5. Display a message indicating whether the credit card number is valid or not.

  6. Style the component to make it look like a credit card.

Bonus Requirements

  1. Add support for multiple credit card types (Visa, Mastercard, etc.).

  2. Display the credit card type based on the entered number.

Before you dive into the final output, I want to encourage you to take some time to work through the exercise yourself. I believe that active learning is the most effective way to learn and grow as a developer.

So, grab a pen and paper, fire up your code editor, and get ready to dive into the React Credit Card Validator exercise. Once you have completed the exercise, feel free to return to this blog post to compare your solution to mine.

Output for the Credit Card Validator exercise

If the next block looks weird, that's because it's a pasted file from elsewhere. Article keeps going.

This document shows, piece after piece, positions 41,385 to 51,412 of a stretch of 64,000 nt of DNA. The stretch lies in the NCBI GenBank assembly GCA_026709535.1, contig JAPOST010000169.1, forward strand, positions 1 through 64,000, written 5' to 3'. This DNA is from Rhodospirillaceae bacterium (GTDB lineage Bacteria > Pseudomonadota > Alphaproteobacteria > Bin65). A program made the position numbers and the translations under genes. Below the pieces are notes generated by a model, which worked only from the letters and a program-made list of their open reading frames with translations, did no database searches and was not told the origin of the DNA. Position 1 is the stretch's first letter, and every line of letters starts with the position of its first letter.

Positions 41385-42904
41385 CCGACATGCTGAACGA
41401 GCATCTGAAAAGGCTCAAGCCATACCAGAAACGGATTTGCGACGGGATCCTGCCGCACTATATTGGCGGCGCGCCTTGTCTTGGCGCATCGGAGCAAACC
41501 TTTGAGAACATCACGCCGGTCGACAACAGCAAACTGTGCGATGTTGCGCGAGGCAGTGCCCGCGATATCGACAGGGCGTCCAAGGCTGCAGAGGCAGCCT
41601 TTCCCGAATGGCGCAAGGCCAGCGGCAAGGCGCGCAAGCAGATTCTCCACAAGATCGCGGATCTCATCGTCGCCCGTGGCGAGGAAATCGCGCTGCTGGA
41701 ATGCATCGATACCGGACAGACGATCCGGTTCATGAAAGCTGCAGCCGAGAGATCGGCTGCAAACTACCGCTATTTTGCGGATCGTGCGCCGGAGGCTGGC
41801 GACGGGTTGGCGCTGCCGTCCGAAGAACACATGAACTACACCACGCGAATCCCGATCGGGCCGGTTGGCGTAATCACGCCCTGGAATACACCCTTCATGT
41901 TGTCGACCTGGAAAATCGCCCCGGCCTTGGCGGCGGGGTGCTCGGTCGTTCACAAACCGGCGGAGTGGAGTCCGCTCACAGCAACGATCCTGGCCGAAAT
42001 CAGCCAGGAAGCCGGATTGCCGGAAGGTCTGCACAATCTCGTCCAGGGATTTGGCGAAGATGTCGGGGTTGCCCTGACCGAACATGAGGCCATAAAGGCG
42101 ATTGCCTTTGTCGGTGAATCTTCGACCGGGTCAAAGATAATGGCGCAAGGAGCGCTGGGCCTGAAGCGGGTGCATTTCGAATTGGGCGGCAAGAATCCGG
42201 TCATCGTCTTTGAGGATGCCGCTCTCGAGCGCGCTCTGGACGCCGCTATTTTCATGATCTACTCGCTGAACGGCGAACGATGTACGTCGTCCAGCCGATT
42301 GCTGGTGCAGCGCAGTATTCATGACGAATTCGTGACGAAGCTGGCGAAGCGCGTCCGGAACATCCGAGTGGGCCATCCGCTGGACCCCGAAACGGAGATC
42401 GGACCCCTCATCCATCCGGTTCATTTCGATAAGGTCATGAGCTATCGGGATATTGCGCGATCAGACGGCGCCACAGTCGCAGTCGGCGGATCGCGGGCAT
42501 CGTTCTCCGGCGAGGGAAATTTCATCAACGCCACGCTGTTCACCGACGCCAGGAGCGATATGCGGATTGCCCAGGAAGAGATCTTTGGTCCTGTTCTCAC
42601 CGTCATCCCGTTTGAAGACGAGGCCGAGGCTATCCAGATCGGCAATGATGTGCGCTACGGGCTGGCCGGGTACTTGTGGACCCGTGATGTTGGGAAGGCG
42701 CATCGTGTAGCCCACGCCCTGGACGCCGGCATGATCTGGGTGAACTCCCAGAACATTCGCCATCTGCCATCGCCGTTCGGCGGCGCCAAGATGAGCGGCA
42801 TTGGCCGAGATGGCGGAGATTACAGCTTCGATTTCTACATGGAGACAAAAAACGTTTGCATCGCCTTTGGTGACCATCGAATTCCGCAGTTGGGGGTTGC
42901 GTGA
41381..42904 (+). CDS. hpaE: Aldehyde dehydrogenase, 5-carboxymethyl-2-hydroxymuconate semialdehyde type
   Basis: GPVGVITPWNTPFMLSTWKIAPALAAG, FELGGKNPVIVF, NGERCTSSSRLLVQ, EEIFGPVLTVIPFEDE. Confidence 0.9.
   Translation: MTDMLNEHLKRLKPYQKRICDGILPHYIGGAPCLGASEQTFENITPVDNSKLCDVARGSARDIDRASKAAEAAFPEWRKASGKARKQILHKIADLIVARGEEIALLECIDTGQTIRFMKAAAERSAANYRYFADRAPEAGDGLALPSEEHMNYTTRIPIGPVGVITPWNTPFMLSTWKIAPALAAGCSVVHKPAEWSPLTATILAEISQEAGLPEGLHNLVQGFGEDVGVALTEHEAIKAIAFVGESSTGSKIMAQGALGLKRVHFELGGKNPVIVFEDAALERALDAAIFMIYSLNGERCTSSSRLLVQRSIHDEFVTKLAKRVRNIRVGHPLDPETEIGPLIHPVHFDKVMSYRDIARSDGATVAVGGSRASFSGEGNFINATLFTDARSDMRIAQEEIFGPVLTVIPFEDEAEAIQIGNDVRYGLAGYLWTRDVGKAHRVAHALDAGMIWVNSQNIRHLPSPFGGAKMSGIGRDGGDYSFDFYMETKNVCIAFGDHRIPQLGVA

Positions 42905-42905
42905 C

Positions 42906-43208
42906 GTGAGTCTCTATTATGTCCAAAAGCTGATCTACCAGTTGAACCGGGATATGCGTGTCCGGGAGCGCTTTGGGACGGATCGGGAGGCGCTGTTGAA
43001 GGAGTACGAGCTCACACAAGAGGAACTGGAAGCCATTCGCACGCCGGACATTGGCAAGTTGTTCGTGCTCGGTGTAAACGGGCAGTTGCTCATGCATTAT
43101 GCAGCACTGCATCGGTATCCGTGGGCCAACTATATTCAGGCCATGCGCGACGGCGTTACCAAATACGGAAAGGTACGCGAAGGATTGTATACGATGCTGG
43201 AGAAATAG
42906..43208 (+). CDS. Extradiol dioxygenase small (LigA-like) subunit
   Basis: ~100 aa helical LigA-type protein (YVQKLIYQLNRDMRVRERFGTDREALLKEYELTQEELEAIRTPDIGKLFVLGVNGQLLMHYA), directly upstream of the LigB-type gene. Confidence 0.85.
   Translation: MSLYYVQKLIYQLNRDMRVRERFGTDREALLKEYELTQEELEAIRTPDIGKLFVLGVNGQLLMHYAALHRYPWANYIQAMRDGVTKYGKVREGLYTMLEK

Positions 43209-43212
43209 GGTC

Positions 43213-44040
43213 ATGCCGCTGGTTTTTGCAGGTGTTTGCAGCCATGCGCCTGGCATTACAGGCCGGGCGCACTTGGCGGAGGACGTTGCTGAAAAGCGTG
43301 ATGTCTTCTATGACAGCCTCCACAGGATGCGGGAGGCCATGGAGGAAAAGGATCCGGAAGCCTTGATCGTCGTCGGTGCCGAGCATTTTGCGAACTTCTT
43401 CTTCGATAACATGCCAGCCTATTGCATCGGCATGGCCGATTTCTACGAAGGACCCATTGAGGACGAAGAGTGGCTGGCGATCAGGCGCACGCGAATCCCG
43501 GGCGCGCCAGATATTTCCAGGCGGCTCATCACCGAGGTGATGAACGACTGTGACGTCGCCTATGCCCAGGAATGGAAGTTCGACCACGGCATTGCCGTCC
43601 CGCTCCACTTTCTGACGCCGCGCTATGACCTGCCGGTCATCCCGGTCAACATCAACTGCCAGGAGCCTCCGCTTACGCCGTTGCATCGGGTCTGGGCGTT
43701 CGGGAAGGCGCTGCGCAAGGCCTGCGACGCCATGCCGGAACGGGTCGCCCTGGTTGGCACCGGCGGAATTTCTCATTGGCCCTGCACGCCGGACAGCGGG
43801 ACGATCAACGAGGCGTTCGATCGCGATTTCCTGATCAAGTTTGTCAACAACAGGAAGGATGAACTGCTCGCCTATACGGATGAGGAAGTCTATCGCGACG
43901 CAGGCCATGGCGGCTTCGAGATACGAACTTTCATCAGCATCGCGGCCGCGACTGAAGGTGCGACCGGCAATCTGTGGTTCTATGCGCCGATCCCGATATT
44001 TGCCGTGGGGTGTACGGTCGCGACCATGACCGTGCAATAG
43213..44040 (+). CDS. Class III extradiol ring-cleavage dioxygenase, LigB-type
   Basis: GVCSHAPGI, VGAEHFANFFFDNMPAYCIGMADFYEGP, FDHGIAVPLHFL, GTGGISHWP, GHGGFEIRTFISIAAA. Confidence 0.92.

import React, { useState } from 'react';
import './CreditCardValidator.css';

const CreditCardValidator = () => {
  const [creditCardNumber, setCreditCardNumber] = useState('');
  const [isValid, setIsValid] = useState(null);
  const [cardType, setCardType] = useState('');

  const handleInputChange = (event) => {
    const input =\D/g, ''); // replace any non-numeric characters
    setIsValid(null); // reset validation status
    setCardType(getCardType(input)); // update card type

  const handleValidation = () => {
    const cardNumberWithoutSpaces = creditCardNumber.replace(/\s/g, '');
    const cardNumberLength = cardNumberWithoutSpaces.length;
    let sum = 0;

    if (cardNumberLength === 0) {

    for (let i = 0; i < cardNumberLength; i++) {
      let cardDigit = parseInt(cardNumberWithoutSpaces.charAt(i));
      if (i % 2 === 0) {
        cardDigit *= 2;
        if (cardDigit > 9) {
          cardDigit -= 9;
      sum += cardDigit;

    setIsValid(sum % 10 === 0);

  const getCardType = (cardNumber) => {
    const firstDigit = cardNumber.charAt(0);
    switch (firstDigit) {
      case '4':
        return 'Visa';
      case '5':
        return 'Mastercard';
      case '6':
        return 'Discover';
      case '3':
        const secondDigit = cardNumber.charAt(1);
        if (secondDigit === '4' || secondDigit === '7') {
          return 'American Express';
        if (secondDigit === '5') {